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Online Infidelity? It’s Complicated, but Just As Real As Offline Infidelity, Australian Study Finds

A couple of years ago an Australian professor of psychology decided to find out whether intelligent people like her graduate students believe that having a relationship online is the same as conventional cheating on your partner.  Since the subject is complex,  Dr. Margaret Whitty deliberately sought complex answers.  Instead of having the 234 students answer simple yes-no or multiple choice questionnaires, she had them write stories, assigning one of these two sentences as a prompt:

Mark and Jennifer have been going out for over a year when Mark realizes that Jennifer has developed a relationship with someone else on the Internet …. (or) ….

Mark and Jennifer have been going out for over a year when Jennifer realizes that Mark has developed a relationship with someone else on the Internet….

Dr. Whitty’s results indicated that cyber affairs could have as serious an impact on a relationship as offline affairs.  The majority of participants in this survey (51%) said the participant in the online relationship had indeed been unfaithful, and in 84% of the stories, the partner expresses feelings of betrayal.  Only 22% percent did not express an opinion on whether the online relationship was the same as infidelity. As for the 27% who did not believe the online affair was an example of an infidelity, they offered the following reasons : “They were just friends,” “It was just flirtatious and fun,” “They didn’t know the person or plan to meet them,” “There was no physical sex,” and “It’s a computer – it’s not real.” As two students wrote, “It’s not like Mark was bonking her …” or “Net relationships mean nothing, because everyone lives in virtual reality…”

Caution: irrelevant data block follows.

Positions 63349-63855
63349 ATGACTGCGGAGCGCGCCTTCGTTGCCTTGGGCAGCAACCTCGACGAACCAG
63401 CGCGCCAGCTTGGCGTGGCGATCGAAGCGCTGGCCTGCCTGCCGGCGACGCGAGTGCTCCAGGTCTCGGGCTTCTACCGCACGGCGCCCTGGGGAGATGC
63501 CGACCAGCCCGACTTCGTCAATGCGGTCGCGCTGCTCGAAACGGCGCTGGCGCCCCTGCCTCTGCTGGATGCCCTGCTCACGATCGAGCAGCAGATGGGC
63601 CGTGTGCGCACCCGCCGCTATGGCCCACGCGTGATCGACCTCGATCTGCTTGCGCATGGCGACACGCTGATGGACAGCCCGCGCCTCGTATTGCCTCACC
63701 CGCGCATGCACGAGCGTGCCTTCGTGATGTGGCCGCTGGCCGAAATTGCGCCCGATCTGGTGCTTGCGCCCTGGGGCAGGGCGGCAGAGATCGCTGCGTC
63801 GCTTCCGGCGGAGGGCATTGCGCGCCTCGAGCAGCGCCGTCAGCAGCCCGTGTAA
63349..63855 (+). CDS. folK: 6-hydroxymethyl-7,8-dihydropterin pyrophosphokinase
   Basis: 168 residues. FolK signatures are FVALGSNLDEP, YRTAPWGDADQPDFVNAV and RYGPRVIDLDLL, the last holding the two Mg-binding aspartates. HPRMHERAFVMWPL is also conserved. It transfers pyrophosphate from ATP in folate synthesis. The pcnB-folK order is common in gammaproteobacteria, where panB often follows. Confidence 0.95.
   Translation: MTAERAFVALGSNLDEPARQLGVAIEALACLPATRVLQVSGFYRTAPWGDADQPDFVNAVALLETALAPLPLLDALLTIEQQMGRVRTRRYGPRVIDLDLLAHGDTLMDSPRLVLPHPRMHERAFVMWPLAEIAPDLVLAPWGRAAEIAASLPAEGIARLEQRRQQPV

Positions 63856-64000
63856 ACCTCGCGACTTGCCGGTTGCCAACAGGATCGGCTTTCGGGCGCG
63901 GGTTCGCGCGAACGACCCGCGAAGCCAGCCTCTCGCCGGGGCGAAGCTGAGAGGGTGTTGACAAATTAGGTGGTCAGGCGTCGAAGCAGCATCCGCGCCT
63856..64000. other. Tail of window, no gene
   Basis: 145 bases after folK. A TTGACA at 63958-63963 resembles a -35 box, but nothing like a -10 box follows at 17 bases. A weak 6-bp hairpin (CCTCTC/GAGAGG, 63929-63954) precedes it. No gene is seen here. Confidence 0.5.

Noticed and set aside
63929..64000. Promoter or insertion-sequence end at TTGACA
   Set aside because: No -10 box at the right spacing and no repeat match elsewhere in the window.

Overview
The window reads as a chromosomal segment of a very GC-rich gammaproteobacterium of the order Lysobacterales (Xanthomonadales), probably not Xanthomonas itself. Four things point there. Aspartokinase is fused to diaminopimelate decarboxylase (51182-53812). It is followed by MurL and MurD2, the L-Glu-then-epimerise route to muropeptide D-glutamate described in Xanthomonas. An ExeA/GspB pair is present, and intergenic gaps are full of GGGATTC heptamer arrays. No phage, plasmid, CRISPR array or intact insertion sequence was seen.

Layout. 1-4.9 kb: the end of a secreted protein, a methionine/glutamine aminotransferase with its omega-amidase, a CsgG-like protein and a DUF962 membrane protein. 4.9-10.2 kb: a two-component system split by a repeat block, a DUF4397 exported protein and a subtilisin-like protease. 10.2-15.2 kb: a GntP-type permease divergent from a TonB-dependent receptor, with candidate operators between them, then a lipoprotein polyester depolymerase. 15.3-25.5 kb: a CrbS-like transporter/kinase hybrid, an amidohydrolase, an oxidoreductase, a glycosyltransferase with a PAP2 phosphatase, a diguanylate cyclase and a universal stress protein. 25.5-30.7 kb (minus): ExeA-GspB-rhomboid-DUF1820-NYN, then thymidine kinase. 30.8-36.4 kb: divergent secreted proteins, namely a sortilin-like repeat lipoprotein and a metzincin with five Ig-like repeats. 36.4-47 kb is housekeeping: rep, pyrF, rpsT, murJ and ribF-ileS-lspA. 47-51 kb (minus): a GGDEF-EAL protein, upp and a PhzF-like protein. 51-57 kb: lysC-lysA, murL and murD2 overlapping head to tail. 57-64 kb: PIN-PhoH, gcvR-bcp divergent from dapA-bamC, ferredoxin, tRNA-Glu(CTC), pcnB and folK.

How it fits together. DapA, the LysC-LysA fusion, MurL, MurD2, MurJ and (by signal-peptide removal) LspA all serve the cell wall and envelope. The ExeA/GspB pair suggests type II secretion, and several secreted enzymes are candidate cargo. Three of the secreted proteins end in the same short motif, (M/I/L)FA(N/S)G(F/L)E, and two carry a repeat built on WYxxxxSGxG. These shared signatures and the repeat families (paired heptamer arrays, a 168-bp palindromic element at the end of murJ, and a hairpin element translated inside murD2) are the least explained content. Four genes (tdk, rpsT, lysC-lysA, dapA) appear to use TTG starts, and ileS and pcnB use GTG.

Similar to prior researchers, Dr. Whitty found that women reacted more strongly and negatively to emotional infidelity and both genders were more judgmental of Jennifer’s infidelity. She also confirmed the previous finding that most people are more inclined to forgive themselves for unfaithful behaviors than their partners.

The big take-away from this study, however, was that most people consider online affairs to be just as “real” and hurtful as the ones in real life, even though no physical sex takes place.  In 46% of the stories, the off-line couple breaks up. The most frequent reason given for feelings of betrayal and disappointment was the aggrieved person’s belief that it is impossible to have a relationship with more than one person. Over 40% of the stories were about the lack of trust and the element of secrecy that both were hurtful to the aggrieved partner.  As one student wrote, “If it’s so innocent, why is it secret?”

Most participants “ranked” different kinds of emotional online infidelity in that they would more easily forgive some kinds of activities over others. Downloading pornography was not considered as serious a betrayal as “hot chatting” – i.e., using erotic talk beyond lightheaded flirting.  Hot chatting was not as serious as having cybersex that involved masturbation.

Some of Dr. Whitty’s participants revealed their darker sides in their stories.  Once the cheating was discovered, their characters would act out in retaliatory ways. In some stories, the betrayed person becomes extremely suspicious, monitoring his or her partner’s phone calls and meetings, and constantly bringing up the person’s infidelity. Some aggrieved parties seek revenge on their cheating partners, usually by having affairs of their own or even worse.  As one future mental health therapist wrote,  “When Jennifer met Mark’s Internet lover, she bludgeoned her to death with a keyboard, shoved a mouse up her arse, and then replaced her head with a monitor. Mark walked in and found the defaced body, and Jennifer was able to capture him and keep him forever as a human punching bag.”


Whitty, M. T. (2005). “The ‘Realness’ of Cybercheating: Men and women’s representations of unfaithful Internet relationships.”Social Science Computer Review, 23(1), 57-67.

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